The wild card is the mid-term elections in November. If the Democrats fare poorly, they may decide to redouble their efforts to get tough on banks, as President Obama did after Republicans stunned the country by winning the Massachusetts Senate seat vacated by the late Ted Kennedy.

4) Recovery Already Priced In:

Since bottoming out in March 2009, the big banks have staged a historic rally with the six stocks in the chart above rising an average of more than 200% from their respective lows on a simple percentage basis. Some of that appreciation is a product of the extreme level of fear pervading the markets back then. It is also reflects the payback of bailout funds, declines in loan losses, and even a few stray profitable quarters here and there. Of late, the group has gotten a lift from news of investments by big name investors like Bruce Berkowitz, John Paulson and George Soros, and rallied along with the broad stock market.

But as the chart above shows, the stocks for the most part flattened out quite a bit once they bounced back. At current levels, the largest banks may still look fairly cheap versus next year's earnings estimates, yet they are significantly more expensive on a price-to-book basis than has been the average over the past five years. Citigroup's average price-to-book valuation over the past five years, for example, is 0.47, while it now trades at 0.76 times book value, according to Bloomberg data. A similar relationship can be seen in the valuations of JPMorgan, Bank of America, Wells Fargo, Goldman Sachs and Morgan Stanley.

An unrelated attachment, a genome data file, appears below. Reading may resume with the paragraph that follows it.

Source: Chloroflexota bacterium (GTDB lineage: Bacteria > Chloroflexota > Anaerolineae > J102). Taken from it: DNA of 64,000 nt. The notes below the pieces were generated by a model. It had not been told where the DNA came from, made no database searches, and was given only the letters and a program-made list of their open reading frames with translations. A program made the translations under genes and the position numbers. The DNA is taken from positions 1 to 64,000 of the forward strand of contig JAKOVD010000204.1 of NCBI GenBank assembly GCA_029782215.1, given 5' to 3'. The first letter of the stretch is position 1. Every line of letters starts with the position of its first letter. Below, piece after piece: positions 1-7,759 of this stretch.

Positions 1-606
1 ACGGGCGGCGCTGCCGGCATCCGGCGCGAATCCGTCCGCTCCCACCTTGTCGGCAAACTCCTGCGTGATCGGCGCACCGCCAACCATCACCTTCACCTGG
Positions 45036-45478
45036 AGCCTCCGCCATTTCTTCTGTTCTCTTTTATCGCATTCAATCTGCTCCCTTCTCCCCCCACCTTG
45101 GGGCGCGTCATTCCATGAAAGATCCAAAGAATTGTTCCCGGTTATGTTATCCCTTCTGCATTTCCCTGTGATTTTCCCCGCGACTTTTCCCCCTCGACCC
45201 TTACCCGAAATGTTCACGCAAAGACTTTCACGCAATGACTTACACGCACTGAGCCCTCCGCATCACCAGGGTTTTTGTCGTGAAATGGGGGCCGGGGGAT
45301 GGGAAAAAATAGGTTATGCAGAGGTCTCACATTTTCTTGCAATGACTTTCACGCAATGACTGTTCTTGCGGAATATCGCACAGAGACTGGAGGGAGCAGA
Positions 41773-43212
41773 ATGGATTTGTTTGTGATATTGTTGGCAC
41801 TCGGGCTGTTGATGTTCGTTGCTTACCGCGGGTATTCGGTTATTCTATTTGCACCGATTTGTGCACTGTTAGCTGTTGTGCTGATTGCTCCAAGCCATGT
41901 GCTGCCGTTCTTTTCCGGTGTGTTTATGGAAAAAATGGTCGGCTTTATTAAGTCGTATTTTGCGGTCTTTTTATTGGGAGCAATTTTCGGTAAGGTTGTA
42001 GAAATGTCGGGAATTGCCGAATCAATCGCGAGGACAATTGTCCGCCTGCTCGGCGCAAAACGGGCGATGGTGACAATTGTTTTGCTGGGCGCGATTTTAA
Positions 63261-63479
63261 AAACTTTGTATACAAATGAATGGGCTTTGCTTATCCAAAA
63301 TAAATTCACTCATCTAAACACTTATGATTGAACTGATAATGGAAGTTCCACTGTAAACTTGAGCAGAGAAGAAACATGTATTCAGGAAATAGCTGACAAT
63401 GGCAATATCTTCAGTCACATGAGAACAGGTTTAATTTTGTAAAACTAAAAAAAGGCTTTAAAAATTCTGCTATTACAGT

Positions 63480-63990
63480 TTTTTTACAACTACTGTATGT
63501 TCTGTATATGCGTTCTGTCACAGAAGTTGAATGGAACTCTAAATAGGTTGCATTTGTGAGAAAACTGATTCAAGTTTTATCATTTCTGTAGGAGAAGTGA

While many threatened rule changes appear unlikely to stick, one exception is the requirement that banks hold more capital to insure against future losses. That will hurt returns in the sector. Investors should also note that investors like Soros and Paulson built up their big positions in Bank of America and Citigroup months ago, and may already be scaling back. The gains so far in 2010, especially respective increases of 13% for Bank of America, 22% for Citigroup and 12% for Wells Fargo, also could suggest investors getting in now may be late to the party.

5) European Contagion:

First-quarter results slated to show up next month will tell the tale but Rochdale Securities analyst Dick Bove told at the start of the month that the Greek debt crisis (Greek Finance Minister George Papaconstantinou is pictured above) may hurt trading results for many big banks in January.

The issue appears to be under control for now, but many observers believe the threat to the Euro will not go away for some time. And why should it? Stronger countries that use the Euro resent having to subsidize weaker ones, but the weaker ones will not submit to the necessary belt tightening.

While the threat of a renewed European crisis does not look severe from a U.S. standpoint, it may be enough to cause a temporary sell-off on this side of the Atlantic, providing a more attractive entry point than there is now, after a big rally.

-- Written by Dan Freed in New York